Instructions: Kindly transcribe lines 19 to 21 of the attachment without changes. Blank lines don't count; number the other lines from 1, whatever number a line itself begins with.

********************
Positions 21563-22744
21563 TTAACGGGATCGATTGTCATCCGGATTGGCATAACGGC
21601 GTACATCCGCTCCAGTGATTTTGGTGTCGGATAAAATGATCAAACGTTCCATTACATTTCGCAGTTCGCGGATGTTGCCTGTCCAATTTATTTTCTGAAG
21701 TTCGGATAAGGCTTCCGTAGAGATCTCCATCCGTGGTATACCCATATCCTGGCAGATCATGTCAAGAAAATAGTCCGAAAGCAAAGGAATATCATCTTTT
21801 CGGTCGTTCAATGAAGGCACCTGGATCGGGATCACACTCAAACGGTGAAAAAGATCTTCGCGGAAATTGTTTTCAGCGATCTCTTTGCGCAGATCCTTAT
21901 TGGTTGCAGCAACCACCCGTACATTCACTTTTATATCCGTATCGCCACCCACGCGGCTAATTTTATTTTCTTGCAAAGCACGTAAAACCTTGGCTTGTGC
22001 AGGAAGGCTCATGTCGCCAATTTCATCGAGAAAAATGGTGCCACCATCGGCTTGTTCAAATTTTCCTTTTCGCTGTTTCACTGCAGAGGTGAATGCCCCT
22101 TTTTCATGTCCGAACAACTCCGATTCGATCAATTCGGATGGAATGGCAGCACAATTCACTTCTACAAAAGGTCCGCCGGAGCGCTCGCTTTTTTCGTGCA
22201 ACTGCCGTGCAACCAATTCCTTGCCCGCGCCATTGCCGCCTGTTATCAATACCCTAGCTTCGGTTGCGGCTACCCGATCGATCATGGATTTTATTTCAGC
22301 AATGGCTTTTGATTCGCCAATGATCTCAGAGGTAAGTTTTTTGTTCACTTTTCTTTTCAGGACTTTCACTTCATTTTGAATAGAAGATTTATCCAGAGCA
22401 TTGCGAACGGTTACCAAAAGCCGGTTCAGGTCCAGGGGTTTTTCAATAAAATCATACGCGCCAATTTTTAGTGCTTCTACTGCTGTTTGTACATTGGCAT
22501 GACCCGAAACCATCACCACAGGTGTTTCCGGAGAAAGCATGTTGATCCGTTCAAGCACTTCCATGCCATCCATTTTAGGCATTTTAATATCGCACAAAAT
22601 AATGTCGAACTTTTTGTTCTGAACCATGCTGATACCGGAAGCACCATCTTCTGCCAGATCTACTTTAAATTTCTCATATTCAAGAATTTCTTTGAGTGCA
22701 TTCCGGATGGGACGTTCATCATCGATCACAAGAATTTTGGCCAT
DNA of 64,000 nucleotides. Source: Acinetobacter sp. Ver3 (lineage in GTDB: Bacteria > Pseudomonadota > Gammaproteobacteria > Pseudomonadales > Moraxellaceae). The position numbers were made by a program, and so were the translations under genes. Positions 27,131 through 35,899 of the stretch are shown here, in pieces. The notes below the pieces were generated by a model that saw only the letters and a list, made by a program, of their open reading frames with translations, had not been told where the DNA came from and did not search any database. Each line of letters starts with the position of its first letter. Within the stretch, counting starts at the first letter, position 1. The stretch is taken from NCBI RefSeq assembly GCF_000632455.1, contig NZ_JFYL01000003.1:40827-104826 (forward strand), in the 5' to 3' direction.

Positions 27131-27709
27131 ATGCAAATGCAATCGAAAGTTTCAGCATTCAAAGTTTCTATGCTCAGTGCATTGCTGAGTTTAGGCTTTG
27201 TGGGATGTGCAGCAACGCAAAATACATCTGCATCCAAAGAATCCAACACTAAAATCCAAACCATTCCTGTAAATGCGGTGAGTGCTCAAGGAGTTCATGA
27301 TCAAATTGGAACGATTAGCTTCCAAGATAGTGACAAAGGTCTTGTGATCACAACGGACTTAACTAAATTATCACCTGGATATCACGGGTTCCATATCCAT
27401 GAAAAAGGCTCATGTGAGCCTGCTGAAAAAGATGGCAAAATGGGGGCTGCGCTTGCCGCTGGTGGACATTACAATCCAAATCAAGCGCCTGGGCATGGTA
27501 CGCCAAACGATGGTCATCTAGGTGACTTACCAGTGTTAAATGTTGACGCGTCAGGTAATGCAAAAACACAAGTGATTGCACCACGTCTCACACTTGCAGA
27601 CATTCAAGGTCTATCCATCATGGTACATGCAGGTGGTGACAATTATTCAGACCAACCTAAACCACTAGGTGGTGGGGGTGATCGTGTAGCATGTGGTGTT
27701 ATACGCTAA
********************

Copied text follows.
27301 TCAAATTGGAACGATTAGCTTCCAAGATAGTGACAAAGGTCTTGTGATCACAACGGACTTAACTAAATTATCACCTGGATATCACGGGTTCCATATCCAT
27401 GAAAAAGGCTCATGTGAGCCTGCTGAAAAAGATGGCAAAATGGGGGCTGCGCTTGCCGCTGGTGGACATTACAATCCAAATCAAGCGCCTGGGCATGGTA
27501 CGCCAAACGATGGTCATCTAGGTGACTTACCAGTGTTAAATGTTGACGCGTCAGGTAATGCAAAAACACAAGTGATTGCACCACGTCTCACACTTGCAGA